J.L. presented the testimony of Dr. Thomas Mackarevich, who performed a psychosocial evaluation and risk assessment of J.L. Macharevich's conclusion was that J.L. was not at risk for abusing his daughter. However, we will not go into detail about his findings and opinions because the judge totally discredited his testimony for various reasons upon which we need not elaborate.

Both defendants testified. Both denied any abuse of their daughter. By the time the factfinding hearing began on November 30, 2006, J.L. and T.L. had ended their relationship and were no longer living together. O.L. had been living with family friends Robert and Karen Armstrong. On December 15, 2006, O.L. was returned to her mother's care. T.L. testified on January 10, 2007. She said: "[O.L.] is thriving. [She] is 24 plus pounds which is quite big back in the 95th percentile. She doesn't just walk, she runs around. She says, has an incredible vocabulary for, you know, her age. [She] is just full of personality and is perfect, sleeps through the night still." J.L. also testified on January 10, 2007. He said: "I see [O.L.] three time a week at my friend Rob's house, Robert Armstrong and Karen Armstrong's home and like I said she's --you know, I absolutely adore her. She's the love of my life and it's the highlight of my life, you know, and of my every day that I see her it's a real highlight. It keeps me going." Robert Armstrong confirmed that J.L. visits O.L. "every chance he gets" and that J.L. is a "caring father."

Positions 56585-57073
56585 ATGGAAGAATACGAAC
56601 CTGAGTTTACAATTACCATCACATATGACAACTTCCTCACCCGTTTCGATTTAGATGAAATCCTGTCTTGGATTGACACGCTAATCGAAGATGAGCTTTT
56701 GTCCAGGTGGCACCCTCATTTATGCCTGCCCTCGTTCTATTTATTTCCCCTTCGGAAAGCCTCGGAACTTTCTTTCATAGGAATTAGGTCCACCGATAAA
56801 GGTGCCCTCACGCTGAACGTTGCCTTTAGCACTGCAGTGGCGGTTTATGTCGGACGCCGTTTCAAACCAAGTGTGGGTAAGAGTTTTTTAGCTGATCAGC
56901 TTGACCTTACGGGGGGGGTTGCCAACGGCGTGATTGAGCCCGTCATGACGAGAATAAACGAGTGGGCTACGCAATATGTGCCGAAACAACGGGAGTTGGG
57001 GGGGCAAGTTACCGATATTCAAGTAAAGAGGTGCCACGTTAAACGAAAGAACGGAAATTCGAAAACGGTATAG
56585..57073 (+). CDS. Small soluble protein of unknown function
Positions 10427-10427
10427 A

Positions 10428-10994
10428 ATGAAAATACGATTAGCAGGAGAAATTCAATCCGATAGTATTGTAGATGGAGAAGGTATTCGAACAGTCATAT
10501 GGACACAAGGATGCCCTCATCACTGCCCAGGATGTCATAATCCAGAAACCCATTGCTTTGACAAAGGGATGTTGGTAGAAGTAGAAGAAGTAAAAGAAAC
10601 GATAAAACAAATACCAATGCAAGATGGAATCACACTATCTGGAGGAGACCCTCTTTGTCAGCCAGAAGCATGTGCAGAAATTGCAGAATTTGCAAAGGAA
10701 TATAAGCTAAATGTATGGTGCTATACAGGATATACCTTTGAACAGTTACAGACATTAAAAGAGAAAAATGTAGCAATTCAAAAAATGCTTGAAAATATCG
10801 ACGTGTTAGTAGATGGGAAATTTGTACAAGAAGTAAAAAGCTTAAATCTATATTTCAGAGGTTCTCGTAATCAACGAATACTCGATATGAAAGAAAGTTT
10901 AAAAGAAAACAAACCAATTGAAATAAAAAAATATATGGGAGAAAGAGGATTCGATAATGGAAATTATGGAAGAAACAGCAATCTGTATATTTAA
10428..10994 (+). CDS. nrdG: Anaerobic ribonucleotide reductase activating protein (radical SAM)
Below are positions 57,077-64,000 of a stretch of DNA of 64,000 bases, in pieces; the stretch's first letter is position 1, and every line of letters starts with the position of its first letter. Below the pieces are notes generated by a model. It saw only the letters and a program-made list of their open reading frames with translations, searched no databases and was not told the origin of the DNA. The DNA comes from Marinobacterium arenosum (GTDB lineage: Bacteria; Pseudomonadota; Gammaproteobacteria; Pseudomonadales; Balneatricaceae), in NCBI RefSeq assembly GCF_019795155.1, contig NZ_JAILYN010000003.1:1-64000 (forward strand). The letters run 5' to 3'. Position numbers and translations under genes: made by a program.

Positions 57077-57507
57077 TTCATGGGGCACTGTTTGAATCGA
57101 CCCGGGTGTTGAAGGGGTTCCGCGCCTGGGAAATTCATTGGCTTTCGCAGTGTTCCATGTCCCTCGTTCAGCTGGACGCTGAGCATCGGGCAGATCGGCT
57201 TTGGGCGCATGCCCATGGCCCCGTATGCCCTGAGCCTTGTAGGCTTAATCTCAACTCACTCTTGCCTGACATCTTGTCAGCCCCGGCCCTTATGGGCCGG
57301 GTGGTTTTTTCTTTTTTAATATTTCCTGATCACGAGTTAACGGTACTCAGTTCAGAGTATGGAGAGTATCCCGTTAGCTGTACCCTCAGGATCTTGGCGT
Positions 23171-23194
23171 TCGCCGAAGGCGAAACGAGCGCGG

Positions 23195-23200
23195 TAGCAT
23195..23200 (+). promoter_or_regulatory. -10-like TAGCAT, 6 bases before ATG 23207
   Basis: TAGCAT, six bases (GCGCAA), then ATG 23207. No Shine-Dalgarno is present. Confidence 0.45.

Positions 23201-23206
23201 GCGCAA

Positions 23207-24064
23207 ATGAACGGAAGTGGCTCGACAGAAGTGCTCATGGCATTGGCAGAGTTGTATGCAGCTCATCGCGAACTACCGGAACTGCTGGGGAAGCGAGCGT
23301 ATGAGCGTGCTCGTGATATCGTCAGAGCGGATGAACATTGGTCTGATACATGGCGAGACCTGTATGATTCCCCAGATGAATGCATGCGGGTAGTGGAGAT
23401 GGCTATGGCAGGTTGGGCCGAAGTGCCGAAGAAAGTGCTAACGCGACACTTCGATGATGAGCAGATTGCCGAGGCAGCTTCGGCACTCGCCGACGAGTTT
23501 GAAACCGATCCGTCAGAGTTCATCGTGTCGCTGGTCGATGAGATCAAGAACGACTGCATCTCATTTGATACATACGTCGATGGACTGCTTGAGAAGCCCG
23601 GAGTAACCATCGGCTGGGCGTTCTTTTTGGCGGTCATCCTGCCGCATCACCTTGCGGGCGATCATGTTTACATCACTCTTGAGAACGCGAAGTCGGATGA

J.L. testified that he loved his daughter and would not do anything to hurt her and would not jeopardize his relationship with her and take the risk of losing her in order to protect someone else. He could not provide the court with a reason for O.L.'s fractures, but insisted he was not the cause. He explained that both he and T.L. were O.L.'s primary caregivers and there were times when he was alone with her.

J.L. described the events of March 27, when O.L. was taken to MMC and x-rayed. He said the x-ray technician twisted O.L.'s legs to obtain different views. At the time, J.L. expressed his concern that the technician was hurting his daughter, and she allowed him to take over in holding O.L.'s legs.

J.L. described the circumstances under which he and T.L. mutually ended their eighteen-year relationship in late spring or early summer of 2006. He said: "[M]e and [T.L.] were a couple and when we had [O.L.], you know, we were a family, you know, and once [O.L.] was taken away, you know, the absolute horror of the situation of having our child removed that there was just no room for our relationship . . . ."

T.L. provided her social and educational background, which includes a degree in law and justice from Trenton State College (now the College of New Jersey). She worked at a hospital and at a law firm before joining Merrill Lynch, where she was then employed for eight-and-one-half years. Upon her father's death, she helped support her mother. Her pregnancy with O.L. was planned, and she received full prenatal care to ensure a healthy pregnancy.